“As long as it’s still going on there,” he said, “it can happen anywhere.”
This guy is not wishing for the KGB to swoop in and save Russia. Rather, he is noting that 1) information about the war is heavily censored and 2) there is a reason these attacks occurred. Surely those perspectives are much more interesting, much more worthwhile to explore than deliberately alarming people over the lingering Russian passion for communism.
Why, New York Times, why? I would expect such foolishness of the pitiful rag I write for, not you!
March 30, 2010
Today I involuntarily did the most Russian thing I have ever done. It made me suddenly feel like, what is happening to me???
I arrived at work this morning, went to the bathroom, and cleaned my shoes.
Perhaps my readership is unaware of one of the most befuddling paradoxes of Russian life (to a Westerner): how are their shoes always immaculately clean, whilst the streets are so incredibly filthy?
The answer is two-fold.
1. Most Russians change their shoes from boots to indoor shoes when they get to work. It took me forever to catch on to this and i don’t do it. I don’t have that many pairs of shoes anyway. It is not uncommon to see people working in produktis (like a corner store or bodega) or supermarkets wearing slippers.
2. They clean their shoes with a devotion unknown in the West. I know people at home who only recently discovered that the life of one’s shoes could be extended when they are polished and repaired. Russians, on the other hand, have elevated polishing and repairing to an art. There are shoe repair kiosks on many corners. I have seen people polishing their shoes in the street–where the dirty lives!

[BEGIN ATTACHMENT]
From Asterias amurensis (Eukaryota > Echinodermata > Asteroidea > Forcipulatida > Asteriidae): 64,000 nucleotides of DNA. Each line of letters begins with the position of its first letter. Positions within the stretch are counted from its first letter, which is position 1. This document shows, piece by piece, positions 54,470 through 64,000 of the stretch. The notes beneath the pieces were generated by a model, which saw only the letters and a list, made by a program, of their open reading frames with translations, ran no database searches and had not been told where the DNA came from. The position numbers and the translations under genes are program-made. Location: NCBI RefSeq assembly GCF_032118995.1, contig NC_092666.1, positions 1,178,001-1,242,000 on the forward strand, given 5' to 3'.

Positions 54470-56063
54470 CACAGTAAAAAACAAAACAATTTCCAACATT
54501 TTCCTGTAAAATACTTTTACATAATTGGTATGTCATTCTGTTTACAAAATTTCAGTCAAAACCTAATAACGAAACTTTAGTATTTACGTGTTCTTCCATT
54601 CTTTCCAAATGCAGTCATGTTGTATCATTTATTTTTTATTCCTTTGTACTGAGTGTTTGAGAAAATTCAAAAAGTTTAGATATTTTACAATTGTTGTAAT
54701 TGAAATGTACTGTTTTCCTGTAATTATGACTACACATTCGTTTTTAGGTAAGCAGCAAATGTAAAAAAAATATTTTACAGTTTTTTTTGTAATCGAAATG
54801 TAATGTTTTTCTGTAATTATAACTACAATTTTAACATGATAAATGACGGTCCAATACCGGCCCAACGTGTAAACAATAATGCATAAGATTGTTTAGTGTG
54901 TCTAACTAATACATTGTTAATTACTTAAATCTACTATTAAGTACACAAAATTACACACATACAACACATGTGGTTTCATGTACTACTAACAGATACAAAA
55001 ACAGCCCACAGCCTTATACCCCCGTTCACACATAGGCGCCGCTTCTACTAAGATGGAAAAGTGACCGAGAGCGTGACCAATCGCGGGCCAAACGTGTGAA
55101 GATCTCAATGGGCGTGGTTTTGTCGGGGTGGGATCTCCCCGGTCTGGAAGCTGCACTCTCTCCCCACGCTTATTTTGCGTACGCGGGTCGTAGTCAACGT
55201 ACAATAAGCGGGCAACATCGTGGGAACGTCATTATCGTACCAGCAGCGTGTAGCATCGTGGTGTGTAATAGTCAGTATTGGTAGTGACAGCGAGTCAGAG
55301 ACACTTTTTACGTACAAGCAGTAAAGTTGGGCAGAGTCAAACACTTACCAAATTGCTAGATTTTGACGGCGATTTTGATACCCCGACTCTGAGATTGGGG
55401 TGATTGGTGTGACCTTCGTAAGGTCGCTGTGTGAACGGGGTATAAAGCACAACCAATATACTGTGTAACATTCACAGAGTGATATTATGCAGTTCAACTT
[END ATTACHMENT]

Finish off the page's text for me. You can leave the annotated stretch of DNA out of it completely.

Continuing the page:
A lot of Americans here see Russian footwearz and think, “Gee why are their shoes so nice and clean while mine seem to have been pulled from a dumpster that was recently buried in a mud-pit? I feel like a doofus/slob but can do nothing to change my situation!”
Oh, slobby Americans! I sympathize with your slobby* plight! However it is not magic, but vigilance, that keeps Russian shoes sparkling.
And, naturally, although I cleaned my shoes when I got there, I still had mud splattered on the hem of my pants and forgot to put make-up on and my hair looked ridiculous since I fell asleep with it wet (also sacrilege in Russia, sorry Mom), so it’s not like I’m blending in quite yet.
*Slabiy in Russian, pronounced like slobby in English, means weak. This is a joke! Ha-ha!
March 29, 2010
So it’s been kind of forever since I went to Moscow and Tula and promised to post about it (because I know you guys are so desperate to know what Tula is like!). This post was partially written around three months ago, so uh, it may not make that much sense, but I think you will be able to cope with that.
I headed to Tula with Alexi and Dima, who had a Ford Focus (supporting the American car industry!) and who kindly drove the entire time. It took us about four hours to get there because of the awful Moscow traffic, but luckily, the car was basically the funnest place imaginable and we managed to stay entertained. We also got pulled over once, but didn’t even have to pay a bribe. All in all, the greatest success imaginable.